One of the critical parts in a FFF 3D printer is the extrusion nozzle. It's that part that lays the rubber on the road. The exact flow of plastic is determined by temperature which affects viscosity, filament feed rate which is pressure, filament size which is volume. Put those factors through an orifice of a specific size (which then is a metering device), the exact flow can be calculated. The nozzle is the orifice but it also determines the initial diameter of the extruded plastic.
Just after leaving the nozzle there are a few more additional variables which are separation distance of the end of the nozzle above the deck or previous layer and the rate of travel of the nozzle following the commands from the computer code. There is also a cooling factor along with departure temperature that that determines how much the plastic will flow or be compressed. Then throw in shrinkage (warping) to keep it interesting.
No, I don't have all the magic setting numbers. The operator (print master) has to understand all these flow variables.
The design of the nozzle is fixed, although it is certainly permissible to experiment with designs and hole sizes. A few more variables to add to the mix.
Here I have taken a closer look at the standard 0.40mm print nozzle under the microscope. The hole is far too small for these 70 year old eyes to see anything unassisted. The hole is just as critical as any of the other factors in the printing formula. It needs to be understood as much as the numbers plugged into the setup.
Sometimes I suspect a partially plugged or damaged nozzle hole to be the answer to of a lot of my "what changed now?" troubleshooting investigations. When all else fails, change the nozzle.
You can see in the pictures I have purchased a package of those 0.40mm "nozzle cleaning" drill bits. Let me be clear on this:
I do not believe in cleaning an old plugged or mal-functioning nozzle. Throw the bad one away and install a new clean nozzle. It's cheap.
I bought the micro bits for gauging the hole size in new nozzles and making sure they are perfectly clear, no burrs. Not for cleaning used nozzles. Also for making these pictures of the process. Spare nozzles should be stored carefully in a very clean place.
The short video shows me prodding the bit through the nozzle hole checking size and clear passage. The video and pictures were made through the USB electronic microscope seen in the pictures.
A little project at the request of my spouse. She was admiring my 3D printed holders for my wax carving tools and files. However, the holes were too small for the things she wanted to hold. I was tasked with creating holders with larger holes.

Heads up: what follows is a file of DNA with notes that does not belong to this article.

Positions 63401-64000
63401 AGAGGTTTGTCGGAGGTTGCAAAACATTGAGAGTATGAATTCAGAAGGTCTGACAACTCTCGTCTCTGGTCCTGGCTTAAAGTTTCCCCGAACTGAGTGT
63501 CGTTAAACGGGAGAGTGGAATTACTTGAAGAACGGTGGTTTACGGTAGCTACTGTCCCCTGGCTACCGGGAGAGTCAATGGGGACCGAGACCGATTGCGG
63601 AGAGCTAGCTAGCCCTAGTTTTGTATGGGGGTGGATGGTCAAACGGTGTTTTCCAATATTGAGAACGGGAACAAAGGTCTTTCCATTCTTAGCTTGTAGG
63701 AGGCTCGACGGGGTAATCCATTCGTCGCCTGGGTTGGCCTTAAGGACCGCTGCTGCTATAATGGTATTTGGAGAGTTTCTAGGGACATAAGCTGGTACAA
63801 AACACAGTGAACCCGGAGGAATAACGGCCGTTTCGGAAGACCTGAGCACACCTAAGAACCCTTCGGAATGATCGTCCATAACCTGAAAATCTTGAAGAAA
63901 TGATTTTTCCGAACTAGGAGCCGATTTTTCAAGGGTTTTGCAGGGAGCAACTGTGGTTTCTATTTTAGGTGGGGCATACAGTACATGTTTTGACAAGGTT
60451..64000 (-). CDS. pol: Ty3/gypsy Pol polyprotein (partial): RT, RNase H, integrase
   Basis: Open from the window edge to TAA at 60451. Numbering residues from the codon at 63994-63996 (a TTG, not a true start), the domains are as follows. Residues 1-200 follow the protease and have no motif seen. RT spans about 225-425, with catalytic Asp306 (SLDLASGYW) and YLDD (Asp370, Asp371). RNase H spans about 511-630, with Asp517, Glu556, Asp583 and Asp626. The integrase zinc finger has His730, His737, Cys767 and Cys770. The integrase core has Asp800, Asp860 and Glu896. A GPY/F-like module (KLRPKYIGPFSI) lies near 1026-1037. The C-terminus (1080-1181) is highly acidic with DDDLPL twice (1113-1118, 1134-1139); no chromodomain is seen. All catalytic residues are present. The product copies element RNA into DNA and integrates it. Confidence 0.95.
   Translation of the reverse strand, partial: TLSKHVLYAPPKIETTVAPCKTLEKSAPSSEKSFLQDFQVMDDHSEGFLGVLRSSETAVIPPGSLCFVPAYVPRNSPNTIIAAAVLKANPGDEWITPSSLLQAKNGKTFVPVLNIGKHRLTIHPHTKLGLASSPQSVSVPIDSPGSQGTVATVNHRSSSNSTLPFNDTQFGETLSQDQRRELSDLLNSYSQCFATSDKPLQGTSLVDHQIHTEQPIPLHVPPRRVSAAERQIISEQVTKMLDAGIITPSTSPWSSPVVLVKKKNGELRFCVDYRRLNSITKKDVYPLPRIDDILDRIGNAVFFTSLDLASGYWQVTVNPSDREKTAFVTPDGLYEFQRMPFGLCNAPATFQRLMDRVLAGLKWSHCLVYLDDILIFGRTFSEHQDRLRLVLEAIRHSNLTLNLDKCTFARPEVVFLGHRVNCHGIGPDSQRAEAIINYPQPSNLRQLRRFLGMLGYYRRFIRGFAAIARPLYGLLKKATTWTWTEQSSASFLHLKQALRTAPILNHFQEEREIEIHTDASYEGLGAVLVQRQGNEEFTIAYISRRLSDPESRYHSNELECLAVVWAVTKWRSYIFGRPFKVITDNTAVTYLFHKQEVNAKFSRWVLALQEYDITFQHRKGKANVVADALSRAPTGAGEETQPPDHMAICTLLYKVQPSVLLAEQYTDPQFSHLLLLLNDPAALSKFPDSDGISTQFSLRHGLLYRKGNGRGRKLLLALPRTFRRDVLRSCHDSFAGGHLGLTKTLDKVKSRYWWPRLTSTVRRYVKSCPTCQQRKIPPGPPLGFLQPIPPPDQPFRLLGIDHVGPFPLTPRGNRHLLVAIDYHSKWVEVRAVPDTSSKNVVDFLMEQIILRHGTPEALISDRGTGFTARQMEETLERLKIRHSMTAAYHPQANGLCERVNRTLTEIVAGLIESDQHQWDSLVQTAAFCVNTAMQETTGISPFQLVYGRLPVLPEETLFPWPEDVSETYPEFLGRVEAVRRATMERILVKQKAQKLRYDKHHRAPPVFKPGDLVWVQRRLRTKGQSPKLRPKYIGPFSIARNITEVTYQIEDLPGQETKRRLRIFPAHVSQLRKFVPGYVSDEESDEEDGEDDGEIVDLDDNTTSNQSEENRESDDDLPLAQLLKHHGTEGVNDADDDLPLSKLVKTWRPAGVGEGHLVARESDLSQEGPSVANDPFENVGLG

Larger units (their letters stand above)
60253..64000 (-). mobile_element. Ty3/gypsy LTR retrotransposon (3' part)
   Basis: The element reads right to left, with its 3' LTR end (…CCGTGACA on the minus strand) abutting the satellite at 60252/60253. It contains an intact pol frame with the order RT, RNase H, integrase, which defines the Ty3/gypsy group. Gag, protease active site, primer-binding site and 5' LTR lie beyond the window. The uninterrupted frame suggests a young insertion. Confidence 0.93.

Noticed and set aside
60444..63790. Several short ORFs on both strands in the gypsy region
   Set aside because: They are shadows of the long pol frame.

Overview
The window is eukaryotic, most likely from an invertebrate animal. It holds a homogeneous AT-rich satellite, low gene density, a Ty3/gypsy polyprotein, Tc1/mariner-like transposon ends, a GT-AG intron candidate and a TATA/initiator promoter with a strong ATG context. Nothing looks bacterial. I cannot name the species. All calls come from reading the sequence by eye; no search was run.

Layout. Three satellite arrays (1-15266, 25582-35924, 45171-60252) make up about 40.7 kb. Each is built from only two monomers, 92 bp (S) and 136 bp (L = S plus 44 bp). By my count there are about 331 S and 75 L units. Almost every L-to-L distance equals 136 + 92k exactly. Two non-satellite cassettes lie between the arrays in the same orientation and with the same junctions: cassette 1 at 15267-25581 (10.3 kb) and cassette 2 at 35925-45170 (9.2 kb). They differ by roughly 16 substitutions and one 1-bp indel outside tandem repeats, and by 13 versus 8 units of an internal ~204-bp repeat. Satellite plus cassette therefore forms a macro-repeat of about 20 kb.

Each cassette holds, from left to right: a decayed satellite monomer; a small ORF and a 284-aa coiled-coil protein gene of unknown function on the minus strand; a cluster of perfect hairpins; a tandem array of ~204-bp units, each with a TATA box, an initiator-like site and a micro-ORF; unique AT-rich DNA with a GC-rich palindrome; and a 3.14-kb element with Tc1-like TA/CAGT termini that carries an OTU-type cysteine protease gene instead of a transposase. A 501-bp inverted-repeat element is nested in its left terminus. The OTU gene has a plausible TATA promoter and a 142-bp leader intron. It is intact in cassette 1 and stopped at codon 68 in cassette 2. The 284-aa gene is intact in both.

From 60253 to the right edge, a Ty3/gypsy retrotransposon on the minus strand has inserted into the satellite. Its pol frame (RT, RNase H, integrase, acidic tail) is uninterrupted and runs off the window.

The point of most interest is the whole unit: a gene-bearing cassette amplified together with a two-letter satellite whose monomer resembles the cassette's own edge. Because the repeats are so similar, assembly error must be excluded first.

The first one was using three holes with a hole design diameter of 12mm. I “project named” it the TriHolder. A square sided cube wouldn’t be aesthetic so I created some curves on two sides. They widen the base and make it look a bit better.
This print is for my daughter. I made the green Yoda for her twin brother, so I needed to balance my generosity! Ha! Vause is the fancy word for a cheap plastic vase...
It’s another design I gathered from Thingiverse. This one is in the form of an SCAD file. That is a CAD drawing program that has parameters which can be changed or altered to create variations of a design.
This is not an original creation of my own. My adult (45ish) son is a Star Wars fanattic. So I thought I should make him a Yoda to add to his collection.
I picked this one out on Thingiverse for no particular reason. It is call pot à crayons / pen holder starwars Yoda by TiZYX. (https://www.thingiverse.com/thing:2225855) Go get the files if you are interested.
I printed one in orange at about 50% to see what it was like and to save time and materials. It was the color already in my printer. I decided it didn't need all the automatic supports, so I eliminated about half of them on the green Yoda. The chin and ear tips are the most critical support areas.
I have a new 3D print original project. My wife has a makeup box setting on the very long built in sink counter in our bathroom. It is located between the two sinks built into the counter top. All one piece.
Splash water will sometimes accumulate around this box. It is made from pressed wood and has absorbed some of this water and bulged out a bit on the bottom edge. She asked me if I could make something to raise the box off the surface so the water on the counter top could not get to it.